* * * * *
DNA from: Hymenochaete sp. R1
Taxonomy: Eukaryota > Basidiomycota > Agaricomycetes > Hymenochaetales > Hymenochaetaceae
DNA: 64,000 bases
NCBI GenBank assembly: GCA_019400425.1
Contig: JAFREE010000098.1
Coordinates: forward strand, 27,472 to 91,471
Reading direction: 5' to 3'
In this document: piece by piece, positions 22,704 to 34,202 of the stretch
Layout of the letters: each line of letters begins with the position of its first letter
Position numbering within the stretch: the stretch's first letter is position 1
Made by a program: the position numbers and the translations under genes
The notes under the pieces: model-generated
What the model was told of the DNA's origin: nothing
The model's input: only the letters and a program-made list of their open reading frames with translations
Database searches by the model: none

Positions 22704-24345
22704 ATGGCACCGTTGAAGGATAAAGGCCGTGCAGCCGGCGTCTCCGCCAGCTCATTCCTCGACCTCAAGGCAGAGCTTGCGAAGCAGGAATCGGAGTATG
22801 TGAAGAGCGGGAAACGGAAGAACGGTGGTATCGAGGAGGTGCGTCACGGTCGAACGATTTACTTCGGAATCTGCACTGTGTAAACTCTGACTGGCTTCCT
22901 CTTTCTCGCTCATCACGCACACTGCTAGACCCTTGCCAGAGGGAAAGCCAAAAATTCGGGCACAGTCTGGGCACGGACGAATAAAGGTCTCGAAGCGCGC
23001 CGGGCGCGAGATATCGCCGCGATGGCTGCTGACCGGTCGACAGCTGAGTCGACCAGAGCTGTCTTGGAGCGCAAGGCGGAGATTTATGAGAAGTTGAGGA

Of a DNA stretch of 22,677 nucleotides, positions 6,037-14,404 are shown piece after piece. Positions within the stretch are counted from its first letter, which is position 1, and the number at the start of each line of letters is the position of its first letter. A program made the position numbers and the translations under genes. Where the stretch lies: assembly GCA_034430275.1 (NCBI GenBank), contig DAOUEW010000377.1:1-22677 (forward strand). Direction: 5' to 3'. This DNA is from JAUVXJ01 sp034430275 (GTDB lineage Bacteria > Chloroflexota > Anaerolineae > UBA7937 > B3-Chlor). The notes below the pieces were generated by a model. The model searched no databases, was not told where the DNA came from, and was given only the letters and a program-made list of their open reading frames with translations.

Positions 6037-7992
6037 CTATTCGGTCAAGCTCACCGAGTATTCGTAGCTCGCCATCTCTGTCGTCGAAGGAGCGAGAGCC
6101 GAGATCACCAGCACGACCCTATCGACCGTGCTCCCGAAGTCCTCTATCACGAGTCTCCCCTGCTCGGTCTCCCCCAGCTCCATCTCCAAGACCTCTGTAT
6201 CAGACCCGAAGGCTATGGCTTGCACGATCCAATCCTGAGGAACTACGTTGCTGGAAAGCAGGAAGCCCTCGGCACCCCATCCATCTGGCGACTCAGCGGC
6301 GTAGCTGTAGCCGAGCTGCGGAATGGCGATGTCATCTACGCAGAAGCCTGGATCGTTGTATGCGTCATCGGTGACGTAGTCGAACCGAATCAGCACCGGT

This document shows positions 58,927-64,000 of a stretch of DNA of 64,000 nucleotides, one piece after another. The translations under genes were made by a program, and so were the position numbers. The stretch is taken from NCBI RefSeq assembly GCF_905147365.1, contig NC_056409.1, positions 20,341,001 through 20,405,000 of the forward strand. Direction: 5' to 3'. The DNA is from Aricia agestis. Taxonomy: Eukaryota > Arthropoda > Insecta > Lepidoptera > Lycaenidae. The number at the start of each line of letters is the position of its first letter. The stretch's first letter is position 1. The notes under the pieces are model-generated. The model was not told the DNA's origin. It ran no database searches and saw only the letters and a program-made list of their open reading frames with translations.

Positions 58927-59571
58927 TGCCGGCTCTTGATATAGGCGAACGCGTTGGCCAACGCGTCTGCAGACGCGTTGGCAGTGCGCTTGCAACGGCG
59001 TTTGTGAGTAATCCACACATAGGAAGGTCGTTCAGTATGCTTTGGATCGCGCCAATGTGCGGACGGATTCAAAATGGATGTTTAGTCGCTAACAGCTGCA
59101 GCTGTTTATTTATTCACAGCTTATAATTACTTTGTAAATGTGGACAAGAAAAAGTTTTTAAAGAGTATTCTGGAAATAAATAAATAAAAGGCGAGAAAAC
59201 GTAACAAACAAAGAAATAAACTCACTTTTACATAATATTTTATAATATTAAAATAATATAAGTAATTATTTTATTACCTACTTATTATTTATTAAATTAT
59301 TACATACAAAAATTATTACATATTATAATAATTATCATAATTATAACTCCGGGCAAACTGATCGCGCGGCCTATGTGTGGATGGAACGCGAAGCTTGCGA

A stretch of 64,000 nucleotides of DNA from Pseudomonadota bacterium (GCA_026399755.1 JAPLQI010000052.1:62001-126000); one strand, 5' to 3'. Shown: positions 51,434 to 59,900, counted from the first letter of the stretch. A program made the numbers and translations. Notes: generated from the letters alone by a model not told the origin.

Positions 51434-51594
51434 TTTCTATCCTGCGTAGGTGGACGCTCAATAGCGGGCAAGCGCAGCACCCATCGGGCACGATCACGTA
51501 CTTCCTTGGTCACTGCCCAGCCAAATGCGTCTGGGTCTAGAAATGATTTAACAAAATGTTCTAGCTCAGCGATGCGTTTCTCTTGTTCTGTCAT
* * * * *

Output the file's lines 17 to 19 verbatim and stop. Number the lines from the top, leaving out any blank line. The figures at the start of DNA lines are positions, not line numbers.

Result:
22704 ATGGCACCGTTGAAGGATAAAGGCCGTGCAGCCGGCGTCTCCGCCAGCTCATTCCTCGACCTCAAGGCAGAGCTTGCGAAGCAGGAATCGGAGTATG
22801 TGAAGAGCGGGAAACGGAAGAACGGTGGTATCGAGGAGGTGCGTCACGGTCGAACGATTTACTTCGGAATCTGCACTGTGTAAACTCTGACTGGCTTCCT
22901 CTTTCTCGCTCATCACGCACACTGCTAGACCCTTGCCAGAGGGAAAGCCAAAAATTCGGGCACAGTCTGGGCACGGACGAATAAAGGTCTCGAAGCGCGC